And, broadening our vista once again, how often do we enslave ourselves? By use of addictive drugs, by gambling and debt, compulsive consumerism, even by addiction to vacuous entertainment. In this wider view, cheeky phrases like “slave to fashion” turn out to be only too true.

Baha’u’llah not only forbade slavery, but also, of course, defined freedom, what He called “true liberty”:

Say: True liberty consisteth in man’s submission unto My commandments, little as ye know it. Were men to observe that which We have sent down unto them from the Heaven of Revelation, they would, of a certainty, attain unto perfect liberty.

When we follow His prescriptions for political and economic life, chattel and industrial slavery both will be relics of the past. And when we heed His teachings in our own personal lives, all of us, everyone, can follow Him out of whatever form of soft slavery we impose on ourselves — out of the desert and into a new promised land.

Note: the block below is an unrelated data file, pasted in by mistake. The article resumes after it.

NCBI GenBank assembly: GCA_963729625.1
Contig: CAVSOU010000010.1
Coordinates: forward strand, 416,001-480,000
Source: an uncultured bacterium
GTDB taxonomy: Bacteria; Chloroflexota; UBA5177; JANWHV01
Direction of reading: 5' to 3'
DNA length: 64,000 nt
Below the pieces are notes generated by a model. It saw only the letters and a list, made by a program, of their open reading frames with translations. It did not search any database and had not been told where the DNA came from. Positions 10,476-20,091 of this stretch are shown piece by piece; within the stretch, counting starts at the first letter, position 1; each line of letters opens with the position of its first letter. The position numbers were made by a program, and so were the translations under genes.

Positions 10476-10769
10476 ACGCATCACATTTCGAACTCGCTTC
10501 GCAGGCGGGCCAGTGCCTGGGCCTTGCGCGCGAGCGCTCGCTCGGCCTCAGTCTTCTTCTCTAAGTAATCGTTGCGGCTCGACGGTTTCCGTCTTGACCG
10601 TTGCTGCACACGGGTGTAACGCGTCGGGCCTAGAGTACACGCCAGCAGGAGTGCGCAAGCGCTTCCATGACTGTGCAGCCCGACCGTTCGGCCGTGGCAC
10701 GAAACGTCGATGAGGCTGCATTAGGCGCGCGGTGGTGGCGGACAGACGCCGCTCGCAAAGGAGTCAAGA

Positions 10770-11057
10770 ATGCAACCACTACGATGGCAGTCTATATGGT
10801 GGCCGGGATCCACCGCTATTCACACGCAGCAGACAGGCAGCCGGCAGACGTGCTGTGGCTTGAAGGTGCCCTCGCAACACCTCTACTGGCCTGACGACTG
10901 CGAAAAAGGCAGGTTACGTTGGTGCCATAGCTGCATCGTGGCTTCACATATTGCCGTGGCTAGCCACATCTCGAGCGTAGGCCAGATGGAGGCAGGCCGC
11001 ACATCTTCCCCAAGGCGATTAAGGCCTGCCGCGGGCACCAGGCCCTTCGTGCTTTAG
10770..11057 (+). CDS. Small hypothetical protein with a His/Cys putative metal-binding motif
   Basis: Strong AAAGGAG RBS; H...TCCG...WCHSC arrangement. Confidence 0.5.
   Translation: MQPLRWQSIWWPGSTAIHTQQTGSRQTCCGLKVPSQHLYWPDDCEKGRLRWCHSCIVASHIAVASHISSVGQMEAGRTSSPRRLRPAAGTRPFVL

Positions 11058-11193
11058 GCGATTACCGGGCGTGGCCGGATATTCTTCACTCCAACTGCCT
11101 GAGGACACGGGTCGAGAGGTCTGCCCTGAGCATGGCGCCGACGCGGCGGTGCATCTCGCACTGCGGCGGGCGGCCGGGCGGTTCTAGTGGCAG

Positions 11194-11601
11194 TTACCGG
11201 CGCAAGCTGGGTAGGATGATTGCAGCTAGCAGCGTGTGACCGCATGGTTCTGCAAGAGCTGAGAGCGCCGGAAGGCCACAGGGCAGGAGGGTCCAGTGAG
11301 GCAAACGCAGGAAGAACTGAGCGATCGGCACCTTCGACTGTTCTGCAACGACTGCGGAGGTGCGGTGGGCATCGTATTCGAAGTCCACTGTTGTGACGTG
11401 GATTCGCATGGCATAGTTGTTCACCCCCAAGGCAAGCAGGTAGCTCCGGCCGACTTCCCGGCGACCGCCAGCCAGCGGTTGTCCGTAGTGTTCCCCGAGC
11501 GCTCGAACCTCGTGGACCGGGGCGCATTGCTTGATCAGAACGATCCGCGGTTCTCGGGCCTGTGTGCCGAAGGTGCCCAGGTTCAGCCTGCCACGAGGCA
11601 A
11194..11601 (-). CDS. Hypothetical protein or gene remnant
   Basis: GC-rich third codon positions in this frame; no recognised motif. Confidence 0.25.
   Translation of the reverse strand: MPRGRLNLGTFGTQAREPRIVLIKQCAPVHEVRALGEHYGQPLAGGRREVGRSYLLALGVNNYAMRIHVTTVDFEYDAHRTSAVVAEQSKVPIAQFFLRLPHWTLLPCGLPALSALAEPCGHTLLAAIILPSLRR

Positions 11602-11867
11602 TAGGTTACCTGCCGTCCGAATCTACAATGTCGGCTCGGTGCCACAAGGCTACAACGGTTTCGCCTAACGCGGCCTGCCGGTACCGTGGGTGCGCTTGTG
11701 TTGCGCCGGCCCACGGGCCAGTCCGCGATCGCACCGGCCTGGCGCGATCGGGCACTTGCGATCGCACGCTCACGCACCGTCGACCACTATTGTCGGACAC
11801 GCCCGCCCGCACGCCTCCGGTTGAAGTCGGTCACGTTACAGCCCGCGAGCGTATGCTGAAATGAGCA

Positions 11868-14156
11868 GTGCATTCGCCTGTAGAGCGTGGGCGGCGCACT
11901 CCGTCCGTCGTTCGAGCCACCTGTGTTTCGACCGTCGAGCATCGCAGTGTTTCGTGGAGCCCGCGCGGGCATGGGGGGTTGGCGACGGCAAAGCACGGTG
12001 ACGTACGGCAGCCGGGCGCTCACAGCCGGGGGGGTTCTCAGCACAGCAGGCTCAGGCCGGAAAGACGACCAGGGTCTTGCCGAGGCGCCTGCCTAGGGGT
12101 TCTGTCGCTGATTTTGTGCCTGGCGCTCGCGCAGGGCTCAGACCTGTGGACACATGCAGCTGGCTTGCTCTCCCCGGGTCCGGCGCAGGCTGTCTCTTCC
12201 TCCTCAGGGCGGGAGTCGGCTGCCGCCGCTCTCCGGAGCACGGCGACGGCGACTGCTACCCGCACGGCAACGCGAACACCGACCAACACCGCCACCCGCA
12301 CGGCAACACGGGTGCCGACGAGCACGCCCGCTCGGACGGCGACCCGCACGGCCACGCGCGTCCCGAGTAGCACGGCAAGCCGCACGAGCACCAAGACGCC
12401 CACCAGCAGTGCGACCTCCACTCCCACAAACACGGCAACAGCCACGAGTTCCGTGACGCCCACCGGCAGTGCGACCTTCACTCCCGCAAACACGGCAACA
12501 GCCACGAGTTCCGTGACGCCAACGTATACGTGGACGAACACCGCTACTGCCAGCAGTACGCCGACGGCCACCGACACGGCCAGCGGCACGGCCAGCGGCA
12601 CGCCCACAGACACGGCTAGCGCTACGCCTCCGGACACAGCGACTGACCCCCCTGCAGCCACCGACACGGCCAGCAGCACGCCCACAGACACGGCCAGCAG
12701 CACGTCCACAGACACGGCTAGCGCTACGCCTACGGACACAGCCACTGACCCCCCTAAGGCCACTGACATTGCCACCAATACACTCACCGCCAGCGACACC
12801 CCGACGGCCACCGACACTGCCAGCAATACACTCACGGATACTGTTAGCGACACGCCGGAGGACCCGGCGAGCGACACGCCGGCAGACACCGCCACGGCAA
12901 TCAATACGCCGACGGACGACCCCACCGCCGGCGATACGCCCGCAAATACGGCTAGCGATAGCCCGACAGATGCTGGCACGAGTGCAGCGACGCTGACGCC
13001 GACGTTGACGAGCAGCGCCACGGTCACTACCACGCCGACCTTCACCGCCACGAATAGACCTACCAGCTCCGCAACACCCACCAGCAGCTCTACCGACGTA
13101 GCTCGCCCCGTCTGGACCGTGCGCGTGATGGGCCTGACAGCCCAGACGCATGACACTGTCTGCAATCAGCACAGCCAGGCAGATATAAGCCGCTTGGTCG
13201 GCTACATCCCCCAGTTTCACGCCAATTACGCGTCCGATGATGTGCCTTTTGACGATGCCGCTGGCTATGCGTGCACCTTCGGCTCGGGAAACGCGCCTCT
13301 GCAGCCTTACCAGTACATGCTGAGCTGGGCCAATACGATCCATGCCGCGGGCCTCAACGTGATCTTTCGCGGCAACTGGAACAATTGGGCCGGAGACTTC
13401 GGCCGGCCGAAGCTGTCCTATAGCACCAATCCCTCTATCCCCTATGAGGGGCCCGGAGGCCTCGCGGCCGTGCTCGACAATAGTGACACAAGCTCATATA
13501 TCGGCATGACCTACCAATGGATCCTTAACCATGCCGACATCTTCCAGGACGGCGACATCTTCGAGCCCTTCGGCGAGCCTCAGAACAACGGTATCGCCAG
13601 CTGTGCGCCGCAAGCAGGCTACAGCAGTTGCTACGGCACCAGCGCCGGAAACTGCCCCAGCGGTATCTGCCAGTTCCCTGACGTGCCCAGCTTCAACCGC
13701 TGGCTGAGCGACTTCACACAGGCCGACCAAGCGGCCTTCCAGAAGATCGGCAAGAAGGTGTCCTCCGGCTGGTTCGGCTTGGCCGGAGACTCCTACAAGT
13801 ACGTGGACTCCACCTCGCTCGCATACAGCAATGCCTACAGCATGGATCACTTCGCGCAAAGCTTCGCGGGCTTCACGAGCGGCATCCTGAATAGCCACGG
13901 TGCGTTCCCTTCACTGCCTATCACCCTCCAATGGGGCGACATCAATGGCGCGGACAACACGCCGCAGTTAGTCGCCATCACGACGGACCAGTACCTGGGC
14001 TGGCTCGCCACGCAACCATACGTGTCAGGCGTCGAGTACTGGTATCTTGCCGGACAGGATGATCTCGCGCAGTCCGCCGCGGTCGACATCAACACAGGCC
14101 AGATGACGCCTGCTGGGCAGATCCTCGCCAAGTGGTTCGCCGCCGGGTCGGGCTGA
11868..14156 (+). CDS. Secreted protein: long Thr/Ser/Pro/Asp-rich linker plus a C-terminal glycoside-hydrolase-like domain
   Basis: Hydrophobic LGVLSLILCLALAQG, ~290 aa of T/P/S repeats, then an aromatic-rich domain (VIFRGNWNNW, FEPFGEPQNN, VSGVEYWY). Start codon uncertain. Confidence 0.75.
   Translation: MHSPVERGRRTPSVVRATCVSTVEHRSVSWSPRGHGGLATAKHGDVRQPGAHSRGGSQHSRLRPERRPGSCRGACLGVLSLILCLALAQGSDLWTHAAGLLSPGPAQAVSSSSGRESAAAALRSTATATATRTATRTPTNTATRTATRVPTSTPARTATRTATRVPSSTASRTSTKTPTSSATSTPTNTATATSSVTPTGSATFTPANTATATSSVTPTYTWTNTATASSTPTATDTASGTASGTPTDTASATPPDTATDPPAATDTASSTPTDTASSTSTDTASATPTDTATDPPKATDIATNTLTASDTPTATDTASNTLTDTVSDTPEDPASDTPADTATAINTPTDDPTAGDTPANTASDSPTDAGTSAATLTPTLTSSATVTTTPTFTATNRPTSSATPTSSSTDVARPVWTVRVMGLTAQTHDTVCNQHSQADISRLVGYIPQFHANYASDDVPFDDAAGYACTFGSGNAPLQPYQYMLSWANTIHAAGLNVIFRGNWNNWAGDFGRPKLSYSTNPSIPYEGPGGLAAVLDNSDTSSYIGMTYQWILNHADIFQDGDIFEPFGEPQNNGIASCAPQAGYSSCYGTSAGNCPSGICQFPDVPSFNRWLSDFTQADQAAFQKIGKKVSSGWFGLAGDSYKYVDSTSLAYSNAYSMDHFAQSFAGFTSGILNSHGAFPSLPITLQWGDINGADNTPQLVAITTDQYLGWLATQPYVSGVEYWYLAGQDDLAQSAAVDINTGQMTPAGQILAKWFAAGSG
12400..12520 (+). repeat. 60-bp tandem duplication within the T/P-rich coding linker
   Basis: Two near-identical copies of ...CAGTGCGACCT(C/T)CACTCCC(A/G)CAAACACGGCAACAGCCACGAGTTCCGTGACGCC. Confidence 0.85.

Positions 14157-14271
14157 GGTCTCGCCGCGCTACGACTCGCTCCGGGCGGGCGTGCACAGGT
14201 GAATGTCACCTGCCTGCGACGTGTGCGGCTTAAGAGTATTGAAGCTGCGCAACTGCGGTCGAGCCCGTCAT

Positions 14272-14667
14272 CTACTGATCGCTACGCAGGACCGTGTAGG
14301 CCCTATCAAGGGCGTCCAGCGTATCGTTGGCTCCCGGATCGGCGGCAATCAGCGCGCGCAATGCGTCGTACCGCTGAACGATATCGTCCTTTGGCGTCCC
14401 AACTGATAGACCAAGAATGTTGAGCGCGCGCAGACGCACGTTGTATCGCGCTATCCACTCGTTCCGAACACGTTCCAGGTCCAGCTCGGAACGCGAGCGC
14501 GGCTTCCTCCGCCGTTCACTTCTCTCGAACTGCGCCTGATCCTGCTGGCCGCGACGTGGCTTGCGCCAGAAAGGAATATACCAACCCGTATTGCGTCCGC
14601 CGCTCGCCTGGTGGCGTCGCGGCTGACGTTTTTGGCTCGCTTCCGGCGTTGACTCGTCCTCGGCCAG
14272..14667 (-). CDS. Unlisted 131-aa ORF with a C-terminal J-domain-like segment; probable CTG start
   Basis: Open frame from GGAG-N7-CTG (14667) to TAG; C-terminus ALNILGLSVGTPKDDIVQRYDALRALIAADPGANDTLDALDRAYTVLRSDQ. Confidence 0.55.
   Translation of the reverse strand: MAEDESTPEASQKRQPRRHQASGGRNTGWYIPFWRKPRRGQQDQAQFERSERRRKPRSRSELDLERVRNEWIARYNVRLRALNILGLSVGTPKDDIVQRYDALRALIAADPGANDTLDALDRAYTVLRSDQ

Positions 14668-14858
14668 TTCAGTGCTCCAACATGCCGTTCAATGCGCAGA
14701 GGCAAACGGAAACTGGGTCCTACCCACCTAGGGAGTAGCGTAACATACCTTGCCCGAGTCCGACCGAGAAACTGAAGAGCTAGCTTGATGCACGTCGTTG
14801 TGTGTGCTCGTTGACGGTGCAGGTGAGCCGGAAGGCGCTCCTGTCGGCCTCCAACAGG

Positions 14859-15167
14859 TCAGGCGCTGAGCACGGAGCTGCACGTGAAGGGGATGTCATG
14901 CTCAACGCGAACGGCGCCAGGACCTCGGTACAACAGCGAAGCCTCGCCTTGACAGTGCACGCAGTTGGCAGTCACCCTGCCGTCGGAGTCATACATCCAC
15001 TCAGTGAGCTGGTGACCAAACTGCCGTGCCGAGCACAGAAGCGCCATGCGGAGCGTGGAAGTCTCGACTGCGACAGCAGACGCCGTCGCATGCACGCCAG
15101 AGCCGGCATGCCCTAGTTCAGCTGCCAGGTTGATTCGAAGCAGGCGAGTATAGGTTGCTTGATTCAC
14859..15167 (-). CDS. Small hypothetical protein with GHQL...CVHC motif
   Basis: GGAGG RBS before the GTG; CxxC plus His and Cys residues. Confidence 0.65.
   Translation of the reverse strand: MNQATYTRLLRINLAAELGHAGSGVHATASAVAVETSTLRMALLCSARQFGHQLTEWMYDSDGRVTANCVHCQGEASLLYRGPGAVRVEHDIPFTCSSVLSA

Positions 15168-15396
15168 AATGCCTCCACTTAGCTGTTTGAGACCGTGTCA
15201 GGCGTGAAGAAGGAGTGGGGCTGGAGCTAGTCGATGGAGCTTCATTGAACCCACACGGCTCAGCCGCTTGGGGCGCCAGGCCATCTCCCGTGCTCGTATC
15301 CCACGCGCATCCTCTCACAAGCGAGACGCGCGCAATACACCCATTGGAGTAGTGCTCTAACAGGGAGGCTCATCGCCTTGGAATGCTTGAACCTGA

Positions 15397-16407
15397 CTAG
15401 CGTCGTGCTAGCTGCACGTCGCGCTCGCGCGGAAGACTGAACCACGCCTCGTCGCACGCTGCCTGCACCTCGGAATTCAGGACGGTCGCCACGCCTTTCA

Posted by


Avrel Seale lives in Austin, Texas, U.S.A., where he writes and speaks frequently on the Baha'i Faith. He's the author of seven books and the blog The Trailhead.

Discussion 2 Comments

Good stuff!

I’d be very interested to hear some concrete things that individuals, communities and institutions can to do to slow the spread, and ultimately shut down the industry and long-standing practices of slavery that were being described aptly in this post.

What can the average reader in the US do concretely to become more aware of such injustices, and how might they impact their local community regarding it? How might they engage with institutions regarding policies that might affect such practices? How might that work in different countries?

How can we better instill an understanding of the nobility of every soul into our own hearts, and subsequently the hearts of the young people in our communities in order to not see the cycles in play continue through the generations?

I thank you for this post…made me think!


Oak (August 8, 2012 at 1:45 AM)

I found this article an interesting read. The author’s discussion points would benefit from an exploration as well as definitions of the following: